As far back as I can remember I took dancing lessons from Nancy Lee. Dance became just as much a part of my life as going to school, studying for finals, swimming, boating, and reading books. I would have never predicted that in my Junior and Senior Years of high school I would be running a dance studio and putting on annual performances. Yet here I was. Getting here involved many people and much practice and sacrifice. I was a child during the 1960’s who didn’t watch Saturday morning cartoons. It seemed to me that everyone watched Saturday morning cartoons on television except me. We had a nice television. We even had a color television. But I was always at dance classes on Saturday mornings. As the years rolled on, I found myself taking more and more classes which took up more and more of my free time. But I loved to study dance, especially under the direction of Nancy Lee. I met many of my best friends in dance class. If I had ever stopped to think about it during those last two years of high school, I might have become intimidated. But I was so busy with school and teaching dance that I didn’t have time to think about it. As mom would say, “it is better you don’t think too much about it, just do it.”
Growing up on Neville Island, I was sure there was some place better. Some place you could live out your life without the neighbors knowing everything you did and didn’t do. I felt as if the entire world judged my every move. The moment I took a step off my yard, I was fair game. There were even times when the neighbors knew what I did inside my home as well. I remember a time when Della and Mack Burton, our next door neighbors, came over to my house to see if I was alright. They heard me crying in my room. Mom had given me a spanking. She and I were surprised that they had heard this episode, her yelling and my crying. I think that might have been the last time mom spanked me. The close community of the island and the concern we had for each other was a blessing sometimes and a nuisance other times. This particular time, I was glad that I had someone on my side. My mother, of course, felt otherwise.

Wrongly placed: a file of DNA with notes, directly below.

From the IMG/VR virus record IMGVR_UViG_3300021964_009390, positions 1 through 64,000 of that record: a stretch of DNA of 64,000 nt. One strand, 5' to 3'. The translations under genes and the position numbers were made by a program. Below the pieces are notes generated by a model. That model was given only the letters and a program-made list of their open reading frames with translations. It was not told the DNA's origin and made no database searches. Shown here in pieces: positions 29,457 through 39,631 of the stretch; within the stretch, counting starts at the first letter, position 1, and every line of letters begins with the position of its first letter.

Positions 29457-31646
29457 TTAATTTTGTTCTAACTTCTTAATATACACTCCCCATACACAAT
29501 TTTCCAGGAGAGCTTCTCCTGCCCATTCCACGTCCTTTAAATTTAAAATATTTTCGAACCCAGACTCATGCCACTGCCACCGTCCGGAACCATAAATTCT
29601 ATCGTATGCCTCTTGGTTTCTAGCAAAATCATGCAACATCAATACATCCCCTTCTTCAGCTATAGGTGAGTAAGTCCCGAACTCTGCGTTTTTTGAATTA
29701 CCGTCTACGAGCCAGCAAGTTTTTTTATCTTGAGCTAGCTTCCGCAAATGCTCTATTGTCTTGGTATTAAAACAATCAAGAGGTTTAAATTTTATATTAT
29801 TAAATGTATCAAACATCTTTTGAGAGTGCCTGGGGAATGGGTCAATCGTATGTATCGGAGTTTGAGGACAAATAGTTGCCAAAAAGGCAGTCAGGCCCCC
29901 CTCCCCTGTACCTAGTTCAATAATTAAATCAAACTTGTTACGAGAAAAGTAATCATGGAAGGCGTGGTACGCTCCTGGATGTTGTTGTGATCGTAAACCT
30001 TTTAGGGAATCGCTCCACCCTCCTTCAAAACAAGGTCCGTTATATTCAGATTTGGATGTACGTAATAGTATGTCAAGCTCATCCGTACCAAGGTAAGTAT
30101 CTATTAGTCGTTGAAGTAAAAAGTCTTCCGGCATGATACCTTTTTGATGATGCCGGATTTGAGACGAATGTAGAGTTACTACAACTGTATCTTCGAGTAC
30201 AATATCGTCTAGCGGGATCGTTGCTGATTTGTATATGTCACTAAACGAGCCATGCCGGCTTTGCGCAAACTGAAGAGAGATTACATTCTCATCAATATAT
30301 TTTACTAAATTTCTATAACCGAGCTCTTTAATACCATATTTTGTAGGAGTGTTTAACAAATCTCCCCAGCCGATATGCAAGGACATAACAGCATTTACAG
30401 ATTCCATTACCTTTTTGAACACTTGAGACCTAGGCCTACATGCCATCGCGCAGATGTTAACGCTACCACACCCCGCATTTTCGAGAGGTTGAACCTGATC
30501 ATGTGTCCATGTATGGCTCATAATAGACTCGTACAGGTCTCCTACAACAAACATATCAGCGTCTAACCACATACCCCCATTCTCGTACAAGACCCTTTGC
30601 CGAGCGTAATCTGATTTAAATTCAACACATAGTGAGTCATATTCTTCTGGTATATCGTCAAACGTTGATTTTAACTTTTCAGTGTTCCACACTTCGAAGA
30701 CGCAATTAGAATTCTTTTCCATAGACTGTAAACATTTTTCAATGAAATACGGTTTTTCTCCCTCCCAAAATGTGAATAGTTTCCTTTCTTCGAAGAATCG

As I look back now, the tight knit island community seems much better than any other place I have ever lived. The Islanders were for the most part law abiding neighborly folks. I suppose we all like to think of ourselves as neighborly, loving and caring about our neighbors. Soon selfishness creeps in and it always does. Do we ask ourselves whether we should help our neighbor or ourselves? I guess our answer is decided by our perspective. Those who are Christians learn that we need to love our neighbor as ourselves. This is a simple thought, yet it is the most difficult thing to do. Yet, my next door neighbors truly had my interests at heart when they chose to intervene. Their actions had two opposite results. It endeared them to me forever and caused my mother to look at them with suspicious eyes.
I remember many things about the Burtons and other Viviana Way residents that shaped how I learned to see my world. I was particularly intrigued by their stepping out of their comfort zone to help me. They didn’t care about criticism from other neighbors. They seemed to be unaffected by disapproving neighbors. Confident, they knew what Jesus commanded them to do and they did it.
Everyone on the island had their own religion. My Viviana neighbors were Roman Catholics, Presbyterians, Methodists, Lutherans, and Baptists. The Burtons were Presbyterians but they seemed to know something no one else did. There was something very special about this couple; they were happy and had everything they wanted. Coming to the island from West Virginia must have given them an advantage. Many folks immigrated to Neville Island bringing diverse cultures from vastly different places during different period in their lives. Eventually, their identities merged together like ingredients in a melting pot. Soon after, they simply became known as Islanders.